Style Counsel

A car as pure in its concept and execution as the Elise suggests that it was the work of a few with vision rather than a committee backed up by market research. So it proves to be. Chief stylist Julian Thomson was one of a core of five people involved in the concept of the car. Here he outlines the thinking behind it.

“There was absolutely no argument between us on what sort of car this would be. It was never going to be anything other than something which represented Lotus’ core values. It was going to be light, innovative, affordable, yet with the ultimate in driver satisfaction.”

The low weight and innovation ideals were to be met almost at a stroke by the car being fashioned in extruded aluminium. This came about as a result of Rover asking Lotus to look at new types of construction. In this research it came into contact with Hydro Aluminium Structures. A joint investment programme between the two parties resulted in the extruded aluminium spaceframe tub which forms the basis of the car. Weighing just 70 kg it exceeds all required safety legislation and offers excellent torsional rigidity.

“This fitted in perfectly,” asserts Thomson, “not only for the concept of the Elise itself but in giving us the sort of high-tech solution which acts as a perfect shop front for Lotus’ engineering consultancy capabilities.”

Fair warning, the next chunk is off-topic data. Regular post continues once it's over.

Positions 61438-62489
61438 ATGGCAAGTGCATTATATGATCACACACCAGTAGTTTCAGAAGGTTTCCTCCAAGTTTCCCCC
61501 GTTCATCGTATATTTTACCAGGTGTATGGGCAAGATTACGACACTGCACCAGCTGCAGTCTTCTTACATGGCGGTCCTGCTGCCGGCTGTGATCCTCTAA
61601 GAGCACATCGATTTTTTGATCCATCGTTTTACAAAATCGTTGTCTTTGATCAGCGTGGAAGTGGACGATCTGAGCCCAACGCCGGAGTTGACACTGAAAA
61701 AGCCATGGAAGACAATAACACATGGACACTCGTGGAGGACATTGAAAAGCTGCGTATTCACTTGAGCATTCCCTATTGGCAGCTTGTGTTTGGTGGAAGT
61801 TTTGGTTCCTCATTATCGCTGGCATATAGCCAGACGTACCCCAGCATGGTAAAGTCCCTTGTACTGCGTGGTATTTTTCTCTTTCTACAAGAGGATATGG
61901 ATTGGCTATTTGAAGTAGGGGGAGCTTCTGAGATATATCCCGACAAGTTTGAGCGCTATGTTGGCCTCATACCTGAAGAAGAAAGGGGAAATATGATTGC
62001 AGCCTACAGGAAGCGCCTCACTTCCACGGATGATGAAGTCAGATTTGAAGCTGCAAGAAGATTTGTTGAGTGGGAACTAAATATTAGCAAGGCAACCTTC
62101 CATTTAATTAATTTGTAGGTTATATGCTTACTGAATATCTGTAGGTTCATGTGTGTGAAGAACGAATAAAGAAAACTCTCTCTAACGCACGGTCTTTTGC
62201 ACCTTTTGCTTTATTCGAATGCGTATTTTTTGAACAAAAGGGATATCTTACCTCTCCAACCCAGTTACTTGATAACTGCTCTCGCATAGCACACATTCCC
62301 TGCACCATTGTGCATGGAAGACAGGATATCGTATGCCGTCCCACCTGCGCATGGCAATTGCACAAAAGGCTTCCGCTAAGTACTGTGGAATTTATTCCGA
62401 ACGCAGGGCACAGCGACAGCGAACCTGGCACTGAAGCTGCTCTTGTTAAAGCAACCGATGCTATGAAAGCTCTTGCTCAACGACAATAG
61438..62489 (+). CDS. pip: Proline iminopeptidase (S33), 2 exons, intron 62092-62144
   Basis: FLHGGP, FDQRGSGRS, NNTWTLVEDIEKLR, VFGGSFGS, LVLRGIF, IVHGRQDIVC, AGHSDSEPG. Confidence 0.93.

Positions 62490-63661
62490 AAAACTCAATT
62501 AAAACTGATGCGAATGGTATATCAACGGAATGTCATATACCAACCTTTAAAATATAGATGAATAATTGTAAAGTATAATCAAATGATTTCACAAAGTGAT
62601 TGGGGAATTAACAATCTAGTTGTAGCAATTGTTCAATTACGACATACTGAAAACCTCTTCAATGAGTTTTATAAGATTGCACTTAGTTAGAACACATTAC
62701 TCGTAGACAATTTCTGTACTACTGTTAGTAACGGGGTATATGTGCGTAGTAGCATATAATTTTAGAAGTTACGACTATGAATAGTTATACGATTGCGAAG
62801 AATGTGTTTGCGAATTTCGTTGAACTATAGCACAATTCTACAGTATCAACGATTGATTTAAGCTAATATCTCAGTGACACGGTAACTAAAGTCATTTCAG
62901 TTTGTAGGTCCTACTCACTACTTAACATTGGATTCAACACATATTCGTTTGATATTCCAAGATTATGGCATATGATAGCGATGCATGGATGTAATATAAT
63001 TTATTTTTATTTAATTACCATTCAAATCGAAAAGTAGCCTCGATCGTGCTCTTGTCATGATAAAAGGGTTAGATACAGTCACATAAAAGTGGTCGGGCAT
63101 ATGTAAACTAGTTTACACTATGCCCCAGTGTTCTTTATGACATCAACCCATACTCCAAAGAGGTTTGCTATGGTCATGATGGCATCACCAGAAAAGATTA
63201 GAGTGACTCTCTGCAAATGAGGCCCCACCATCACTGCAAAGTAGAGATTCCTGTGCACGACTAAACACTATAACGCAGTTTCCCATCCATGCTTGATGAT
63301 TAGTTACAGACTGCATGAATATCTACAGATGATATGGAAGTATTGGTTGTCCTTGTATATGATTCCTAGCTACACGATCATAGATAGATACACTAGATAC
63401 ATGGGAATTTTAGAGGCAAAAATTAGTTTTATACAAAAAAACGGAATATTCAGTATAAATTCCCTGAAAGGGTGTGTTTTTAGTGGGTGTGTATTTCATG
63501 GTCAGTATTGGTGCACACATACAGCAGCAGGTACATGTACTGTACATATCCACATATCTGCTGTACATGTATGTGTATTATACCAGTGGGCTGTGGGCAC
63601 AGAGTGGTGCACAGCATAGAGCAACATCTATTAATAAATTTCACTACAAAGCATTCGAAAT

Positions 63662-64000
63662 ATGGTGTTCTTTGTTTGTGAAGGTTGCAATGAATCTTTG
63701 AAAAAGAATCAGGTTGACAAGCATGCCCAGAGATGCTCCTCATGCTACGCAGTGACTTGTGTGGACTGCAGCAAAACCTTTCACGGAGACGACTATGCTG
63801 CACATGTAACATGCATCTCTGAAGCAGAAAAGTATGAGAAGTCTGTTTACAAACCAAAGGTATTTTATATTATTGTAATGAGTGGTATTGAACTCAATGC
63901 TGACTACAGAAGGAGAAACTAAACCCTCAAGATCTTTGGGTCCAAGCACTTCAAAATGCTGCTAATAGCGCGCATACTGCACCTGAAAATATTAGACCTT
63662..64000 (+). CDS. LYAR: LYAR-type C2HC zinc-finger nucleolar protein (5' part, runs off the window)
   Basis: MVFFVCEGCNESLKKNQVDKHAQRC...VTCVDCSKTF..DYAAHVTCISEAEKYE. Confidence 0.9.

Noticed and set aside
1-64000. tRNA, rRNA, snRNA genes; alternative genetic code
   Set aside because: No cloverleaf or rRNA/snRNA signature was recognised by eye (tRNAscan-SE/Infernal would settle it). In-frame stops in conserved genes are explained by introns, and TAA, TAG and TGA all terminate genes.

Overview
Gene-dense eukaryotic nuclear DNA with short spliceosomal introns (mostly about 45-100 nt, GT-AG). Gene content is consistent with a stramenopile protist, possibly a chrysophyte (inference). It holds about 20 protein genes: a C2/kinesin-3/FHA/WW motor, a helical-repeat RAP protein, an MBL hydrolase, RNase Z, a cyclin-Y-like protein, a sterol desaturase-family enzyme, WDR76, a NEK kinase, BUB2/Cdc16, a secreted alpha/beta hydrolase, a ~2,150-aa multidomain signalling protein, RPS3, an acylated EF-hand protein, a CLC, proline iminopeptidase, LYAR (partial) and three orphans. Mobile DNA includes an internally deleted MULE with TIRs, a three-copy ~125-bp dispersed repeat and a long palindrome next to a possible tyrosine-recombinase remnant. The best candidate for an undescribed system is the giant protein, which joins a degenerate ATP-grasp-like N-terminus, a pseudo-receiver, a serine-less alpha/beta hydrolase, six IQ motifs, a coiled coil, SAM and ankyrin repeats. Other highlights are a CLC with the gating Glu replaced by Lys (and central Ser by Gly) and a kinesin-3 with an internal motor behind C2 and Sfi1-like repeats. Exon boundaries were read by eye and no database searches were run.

But it wasn’t going to be cleverness without direction or discipline. The financial straits of the company and the fingers so recently burned by the front-drive Elan project saw to that: “What we expressly did not want to do was make the same mistake as with the Elan ie produce a specialist sports car with mainstream mass production values. With that car the detailing and everything had to be to the same standard as a Corsa, which just wasn’t financially feasible.”

The team’s solution took its cue from the specialist Italian motorbike manufacturers: “Over half the team ride ‘bikes. The Elise has some parallels in how pure an experience it is, but where we got a vital part of our inspiration was in how the Italians had stopped trying to compete with the mainstream and made a no-compromise machine instead. We spent, like they have, lots on the tactile bits, the bits we considered important, and took money out of the things that we considered less important in a sports car, things which we could not have compromised on had we adopted the philosophy of the Elan.

“The result is a car which we think benefits enormously. It’s a real thrill. It’s the sort of car you might take out for a blast just for the hell of it, like you would a fast bike. I don’t think you could say that of something like the MGF.

“Another problem with the Elan is that it was very tightly packaged around the Isuzu engine. In contrast the Elise’s concept is much more modular, so a whole variety of engines could be used.” Just like its spiritual predecessor, the Lotus 7, in fact.